Nagging worries about corporate earnings and spiking oil prices are set to keep stocks under pressure next week, dissuading investors from diving back into the market.

Disappointing reports from blue-chip companies such as Microsoft Corp. (MSFT) and Coca-Cola Co. (KO) added to the week's choppy trading and violent swings, pushing the Dow Jones industrial average below the psychologically important 10,000 mark.

The Standard & Poor's 500 is down nearly 5 percent this month, with one trading week left. Assuming there is no change next week, the loss for the month will be the largest since December 2002 when the S&P 500 shed around 6 percent.

The stock market's weakness is likely to continue, if more companies give poor outlooks or miss their earnings guidance next week.

"This is going to be another tortuous week because we will see a market that's trendless and friendless," said Hugh Johnson, chief investment officer at First Albany Corp.

"We've got so many crosscurrents. There will be a focus on long-term interest rates, oil prices, Iraq, the election and the Democratic Convention."

Among the crowd of companies set to report as the earnings season continues in full swing are Boeing Co. (BA), the No. 2 U.S. defense contractor and a maker of commercial jets; Exxon Mobil Corp. (XOM), the world's largest publicly traded oil company, and Time Warner (TWX), one of the largest U.S. media corporations.

Meanwhile, economic reports could give more evidence of a weak June. The market will be focused on data on home sales, durable goods and the first estimate of GDP for the second quarter.

Wall Street likely will remain jittery about oil prices. On the New York Mercantile Exchange (search), crude oil for September delivery ended the week at $41.71 a barrel, as dealers worried about potential disruptions of supply.

"Oil is a wild card and it will weigh on stocks if it continues to move higher," said Paul Cherney, chief market analyst at Standard & Poor's.

High oil prices generally dampen stock prices because of their impact on corporate profits.

To ratchet up the nervous tension, security concerns surrounding the Democratic Convention in Boston could keep up the pressure on stocks. Unprecedented security arrangements have been put in place, made even stricter by non-specific threats from terror groups intent on disrupting the U.S. election.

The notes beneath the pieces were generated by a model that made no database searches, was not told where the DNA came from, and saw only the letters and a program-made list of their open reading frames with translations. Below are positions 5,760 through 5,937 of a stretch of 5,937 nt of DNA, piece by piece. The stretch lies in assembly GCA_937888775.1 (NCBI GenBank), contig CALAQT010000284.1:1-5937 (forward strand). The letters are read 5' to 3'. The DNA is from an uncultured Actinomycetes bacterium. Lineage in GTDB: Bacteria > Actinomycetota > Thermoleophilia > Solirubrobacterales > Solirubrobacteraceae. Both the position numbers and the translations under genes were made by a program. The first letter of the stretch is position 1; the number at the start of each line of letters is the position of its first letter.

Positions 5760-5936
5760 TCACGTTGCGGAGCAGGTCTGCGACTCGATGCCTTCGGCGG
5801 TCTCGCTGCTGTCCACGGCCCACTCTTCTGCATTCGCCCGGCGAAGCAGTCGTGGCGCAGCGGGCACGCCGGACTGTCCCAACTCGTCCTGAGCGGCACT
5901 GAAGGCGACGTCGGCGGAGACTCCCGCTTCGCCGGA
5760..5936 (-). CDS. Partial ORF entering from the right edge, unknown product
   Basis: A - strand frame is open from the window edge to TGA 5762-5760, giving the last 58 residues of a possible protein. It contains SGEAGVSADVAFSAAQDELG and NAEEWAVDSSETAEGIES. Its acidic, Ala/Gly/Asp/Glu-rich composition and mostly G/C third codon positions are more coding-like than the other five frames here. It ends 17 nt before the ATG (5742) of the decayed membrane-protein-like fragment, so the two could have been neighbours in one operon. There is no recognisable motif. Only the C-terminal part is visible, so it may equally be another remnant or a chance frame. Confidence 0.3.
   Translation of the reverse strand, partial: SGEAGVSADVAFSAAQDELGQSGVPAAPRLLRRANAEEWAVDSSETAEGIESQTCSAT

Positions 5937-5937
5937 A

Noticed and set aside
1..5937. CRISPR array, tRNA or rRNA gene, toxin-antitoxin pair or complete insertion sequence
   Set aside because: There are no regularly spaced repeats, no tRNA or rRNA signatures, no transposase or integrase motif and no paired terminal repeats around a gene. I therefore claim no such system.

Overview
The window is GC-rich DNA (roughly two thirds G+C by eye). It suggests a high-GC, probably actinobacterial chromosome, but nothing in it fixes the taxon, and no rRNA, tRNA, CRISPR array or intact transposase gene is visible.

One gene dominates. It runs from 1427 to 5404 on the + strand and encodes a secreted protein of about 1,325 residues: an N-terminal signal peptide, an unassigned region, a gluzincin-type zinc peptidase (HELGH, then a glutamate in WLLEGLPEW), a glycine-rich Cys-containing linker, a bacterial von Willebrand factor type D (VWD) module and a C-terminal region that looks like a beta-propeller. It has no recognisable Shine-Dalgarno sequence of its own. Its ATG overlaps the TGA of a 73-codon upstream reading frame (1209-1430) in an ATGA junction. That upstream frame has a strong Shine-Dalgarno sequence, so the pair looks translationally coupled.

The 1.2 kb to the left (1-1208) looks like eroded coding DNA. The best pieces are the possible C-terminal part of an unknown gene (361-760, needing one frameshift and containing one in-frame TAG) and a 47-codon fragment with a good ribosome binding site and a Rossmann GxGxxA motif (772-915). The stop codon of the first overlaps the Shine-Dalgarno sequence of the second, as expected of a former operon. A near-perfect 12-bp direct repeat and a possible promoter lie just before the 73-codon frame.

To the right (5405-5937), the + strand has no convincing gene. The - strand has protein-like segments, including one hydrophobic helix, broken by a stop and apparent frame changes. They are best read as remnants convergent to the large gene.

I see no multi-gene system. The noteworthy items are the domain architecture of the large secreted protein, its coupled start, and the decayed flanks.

Strategists see the market staying range-bound next week, arguing there is little to shake it out of its malaise.

The blue-chip Dow Jones industrial average ended the week down 1.75 percent at 9,962.22, while the tech-laced Nasdaq Composite Index fell 1.8 percent during the week to close at 1,849.09. The broad Standard & Poor's 500 dropped 1.4 percent for the week, finishing at 1,086.20.

Caution in the Wind

Earnings so far have been generally positive, but second- quarter figures have been overshadowed by cautious outlook statements.

S&P 500 companies are expected to report second-quarter earnings growth of 23 percent, compared with first-quarter growth of 24.5 percent, according to Reuters Estimates.

While companies are still expected to report good earnings growth in the second quarter, the market will stay jittery if firms remain wary about prospects for 2005.

"It's a difficult time in the market and a lot of people will be content to stay on the sidelines," Cherney said.

Among companies reporting next week are defense contractor Lockheed Martin Corp. (LMT) Tuesday. On tap Wednesday: earnings from Anheuser-Busch Cos. (BUD), Inc., the maker of Budweiser beer, and results from oil and gas producer ConocoPhillips (COP).


Markets will be hit with a slew of data, which could reinforce the view that June was a weak month.

"We know what happened to the economy in June — it slowed — and there's no economic number next week that's going to change that view," First Albany's Johnson said.

Existing home sales for June, out Monday, are expected to come in at a seasonally adjusted annual pace of 6.67 million units, down from 6.8 million in May, according to a Reuters poll.

New home sales for June, out Tuesday, are forecast at a seasonally adjusted annual pace of 1.278 million units, down from 1.369 million the previous month.

Durable goods orders for June, due Wednesday, are forecast to have risen by 1.9 percent, after May's revised rate of down 1.8 percent. In addition, the Federal Reserve's "Beige book," a survey of regional economic activity, will be released Wednesday.

The focus for the week is likely to be the first estimate of second-quarter U.S. gross domestic product. A Reuters poll forecast is for growth of 3.6 percent, compared with 3.9 percent in the first quarter.

However, markets likely will be holding back for the following week's data, which will give the first real snapshot of how the economy fared in July — and further clues about how fast the Federal Reserve is likely to raise rates. During the first week of August, the most crucial reports will include the Institute for Supply Management's look at the manufacturing and services sectors, plus July non-farm payrolls data.

"Even though next week is a lot busier than this week, which was pretty dead on the data front, you're still not getting that much illumination on how the third quarter started off," said John Shin, U.S. economist at Lehman Brothers.

"It's a deceptively heavy data week. We've got a lot of noise, but not as much signal in terms of the economy."